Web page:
Changes Happening at Work? Here’s How to Cope
Once you’ve been through major upheaval at work, it’s hard to not get skittish the next time you feel changes brewing.
The moment your boss calls everyone in for an unexpected meeting, you get jitters. It’s clear something is changing, but it’s not clear what. Could it be layoffs? A new manager? Or possibly a merger with a new company?
If you’re anything like me, you over-analyze every word out of your manager’s mouth. But once the other shoe drops, you’ve got a new set of emotions to manage: How will you cope with the change?
You can't stop change
If your workplace is like most, this is probably when your manager will start talking about “embracing change.” But how exactly do you do that?
Humans are creatures of habit, and for good reason. Most of us need the stability of a routine to feel safe, and work is a big part of that. Plus, we’re more productive when we feel happy and safe. But, as your manager will also say, change is an inevitable part of the workplace. So, one way or another, we’ve got to find a way to cope with it.
While changes at work will always be about as fun as walking on marbles, here are some strategies that have worked for me and other professionals.
Focus on helping others
Chances are you’re not the only one who feels uncomfortable with change at work. It’s hard to fight your survival instincts when new things are happening. But if you can take the focus away from your own sense of security and point it toward someone else’s, it will help you relax.
Virtual Vocations CEO Laura Spawn works with contractors and freelancers, which means her workspace is constantly evolving. The company is always working to make employees feel comfortable.
“We’re not always working with the same people day in and day out, and that can take a toll on professionals who are more accustomed to consistency in the workplace," Spawn said. “This is why it’s so important to us... to foster a positive, inclusive digital workplace that makes everyone feel like they’re part of the team, regardless of how long they’ve been with the company or what role they play.”
To do this, Spawn makes space for her employees to have personal conversations over platforms like Slack so they can get to know each other more quickly and feel like they belong.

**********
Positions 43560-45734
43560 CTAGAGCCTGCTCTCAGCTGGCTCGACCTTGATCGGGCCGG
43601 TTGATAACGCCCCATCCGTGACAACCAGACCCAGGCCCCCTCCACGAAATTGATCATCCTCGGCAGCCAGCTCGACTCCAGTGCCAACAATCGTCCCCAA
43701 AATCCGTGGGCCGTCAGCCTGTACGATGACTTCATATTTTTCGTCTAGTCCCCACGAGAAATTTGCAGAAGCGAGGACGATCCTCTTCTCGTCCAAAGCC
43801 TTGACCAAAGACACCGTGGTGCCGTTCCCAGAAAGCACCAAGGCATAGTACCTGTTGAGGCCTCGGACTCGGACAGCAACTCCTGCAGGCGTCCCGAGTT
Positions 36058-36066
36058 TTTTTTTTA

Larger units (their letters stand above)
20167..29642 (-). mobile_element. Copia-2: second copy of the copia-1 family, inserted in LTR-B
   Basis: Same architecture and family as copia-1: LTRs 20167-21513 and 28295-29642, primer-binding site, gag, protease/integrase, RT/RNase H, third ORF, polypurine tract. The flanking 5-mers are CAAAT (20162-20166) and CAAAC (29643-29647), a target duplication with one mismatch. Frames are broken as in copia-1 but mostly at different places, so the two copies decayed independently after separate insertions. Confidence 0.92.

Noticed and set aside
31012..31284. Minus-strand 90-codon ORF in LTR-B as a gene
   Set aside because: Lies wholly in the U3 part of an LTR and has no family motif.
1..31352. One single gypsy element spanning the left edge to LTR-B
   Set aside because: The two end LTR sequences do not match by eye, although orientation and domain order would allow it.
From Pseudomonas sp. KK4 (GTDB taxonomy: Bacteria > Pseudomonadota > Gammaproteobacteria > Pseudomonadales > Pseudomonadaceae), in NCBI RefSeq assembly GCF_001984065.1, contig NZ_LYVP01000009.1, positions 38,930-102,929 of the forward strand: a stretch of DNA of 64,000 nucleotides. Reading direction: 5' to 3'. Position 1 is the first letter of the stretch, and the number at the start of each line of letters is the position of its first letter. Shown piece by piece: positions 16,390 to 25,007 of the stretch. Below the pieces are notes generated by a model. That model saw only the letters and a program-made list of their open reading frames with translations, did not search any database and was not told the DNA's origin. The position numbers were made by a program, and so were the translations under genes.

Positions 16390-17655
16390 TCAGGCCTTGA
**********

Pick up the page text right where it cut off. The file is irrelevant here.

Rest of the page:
If you find yourself among new team members after a change, invite them to lunch or for a walk outside. Ask them how they’re feeling about the change, what they like and what they miss about how it was before.
The more you focus on helping someone feel like they’re a part of the team, the sooner you’ll feel a part of it too.
Try to see it as a growth opportunity
Like it or not, experiencing change is really the only way to get better at it. Hearing that you need to engage in a growth mindset can be maddening, but there’s some truth to it.
“The silver lining to any change in the workplace is opportunity, often to add new skills to your repertoire or work with new team members,” said Ian McClarty, CEO of PhoenixNAP Global IT Services.
Although there is always some grief involved with change, looking at your change through the lens of a new opportunity is the best way to transform a loss into a win.
One way to move through change more productively is to actively prime your mind for it. That’s the strategy that Stephen Twomey, head of marketing at Mission to Market, uses in his workplace.
“Daily positive affirmation is really a must if you are to build a bulletproof mindset in life, but particularly in business,” Twomey said.
“Someone does something unexpected? OK, it's not that big of a deal. We just adapt and continue on. Change is not a reflection of you or us as a company. We build that mental toughness and adaptability into our teams and leadership on a daily basis.”
Try listening to podcasts on the particular issue you’re facing at work. Or simply take the time to meditate before you get to work or while you’re on a break. Developing behaviors that renew you will make it easier to see changes as opportunities going forward.
Strengthen your support system outside the office
If the only friends you talk to are coworkers going through the same situation, it’s hard to not fall into gossip or vent sessions. Of course, a good vent session every now and again is nice and even necessary, but they can get toxic quickly.
Make sure you have a support system completely separate from your work life. When you need a break from work, you can talk about hiking trails with your outdoor friend or relive college memories with a former roommate. Conversations with people who don’t know anything about the chaos unfolding at your workplace can be a welcome reality check that the world isn’t ending after all.
Dealing with change that’s outside of your control is never easy, but the right mindset and methods can go a long way when it comes to bouncing back from it. With a bit of strategy and a dash of self-care, you can turn a change at work into an experience you value rather than one you resent.